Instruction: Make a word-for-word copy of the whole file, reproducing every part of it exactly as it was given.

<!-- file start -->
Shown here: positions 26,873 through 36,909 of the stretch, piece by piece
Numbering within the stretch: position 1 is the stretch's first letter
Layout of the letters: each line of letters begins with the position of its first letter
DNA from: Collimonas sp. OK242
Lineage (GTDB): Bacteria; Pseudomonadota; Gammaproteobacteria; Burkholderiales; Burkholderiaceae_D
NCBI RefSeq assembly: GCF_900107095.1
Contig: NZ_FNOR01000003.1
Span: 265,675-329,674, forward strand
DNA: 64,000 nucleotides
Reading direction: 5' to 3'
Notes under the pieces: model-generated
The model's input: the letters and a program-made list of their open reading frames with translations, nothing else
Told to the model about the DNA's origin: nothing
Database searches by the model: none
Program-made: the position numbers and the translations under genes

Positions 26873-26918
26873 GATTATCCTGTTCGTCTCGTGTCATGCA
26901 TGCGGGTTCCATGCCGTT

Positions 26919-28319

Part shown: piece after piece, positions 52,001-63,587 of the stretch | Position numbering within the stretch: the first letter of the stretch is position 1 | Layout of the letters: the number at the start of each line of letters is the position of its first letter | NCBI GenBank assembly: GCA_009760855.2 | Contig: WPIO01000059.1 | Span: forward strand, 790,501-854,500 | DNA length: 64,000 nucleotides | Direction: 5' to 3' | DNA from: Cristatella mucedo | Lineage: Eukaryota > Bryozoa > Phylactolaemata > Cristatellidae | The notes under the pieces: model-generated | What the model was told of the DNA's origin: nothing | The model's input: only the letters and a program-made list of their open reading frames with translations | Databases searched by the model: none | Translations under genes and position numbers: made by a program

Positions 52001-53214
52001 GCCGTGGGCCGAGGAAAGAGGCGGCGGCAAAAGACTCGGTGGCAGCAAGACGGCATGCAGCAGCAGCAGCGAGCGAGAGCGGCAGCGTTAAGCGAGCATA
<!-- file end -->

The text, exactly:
Shown here: positions 26,873 through 36,909 of the stretch, piece by piece
Numbering within the stretch: position 1 is the stretch's first letter
Layout of the letters: each line of letters begins with the position of its first letter
DNA from: Collimonas sp. OK242
Lineage (GTDB): Bacteria; Pseudomonadota; Gammaproteobacteria; Burkholderiales; Burkholderiaceae_D
NCBI RefSeq assembly: GCF_900107095.1
Contig: NZ_FNOR01000003.1
Span: 265,675-329,674, forward strand
DNA: 64,000 nucleotides
Reading direction: 5' to 3'
Notes under the pieces: model-generated
The model's input: the letters and a program-made list of their open reading frames with translations, nothing else
Told to the model about the DNA's origin: nothing
Database searches by the model: none
Program-made: the position numbers and the translations under genes

Positions 26873-26918
26873 GATTATCCTGTTCGTCTCGTGTCATGCA
26901 TGCGGGTTCCATGCCGTT

Positions 26919-28319

Part shown: piece after piece, positions 52,001-63,587 of the stretch | Position numbering within the stretch: the first letter of the stretch is position 1 | Layout of the letters: the number at the start of each line of letters is the position of its first letter | NCBI GenBank assembly: GCA_009760855.2 | Contig: WPIO01000059.1 | Span: forward strand, 790,501-854,500 | DNA length: 64,000 nucleotides | Direction: 5' to 3' | DNA from: Cristatella mucedo | Lineage: Eukaryota > Bryozoa > Phylactolaemata > Cristatellidae | The notes under the pieces: model-generated | What the model was told of the DNA's origin: nothing | The model's input: only the letters and a program-made list of their open reading frames with translations | Databases searched by the model: none | Translations under genes and position numbers: made by a program

Positions 52001-53214
52001 GCCGTGGGCCGAGGAAAGAGGCGGCGGCAAAAGACTCGGTGGCAGCAAGACGGCATGCAGCAGCAGCAGCGAGCGAGAGCGGCAGCGTTAAGCGAGCATA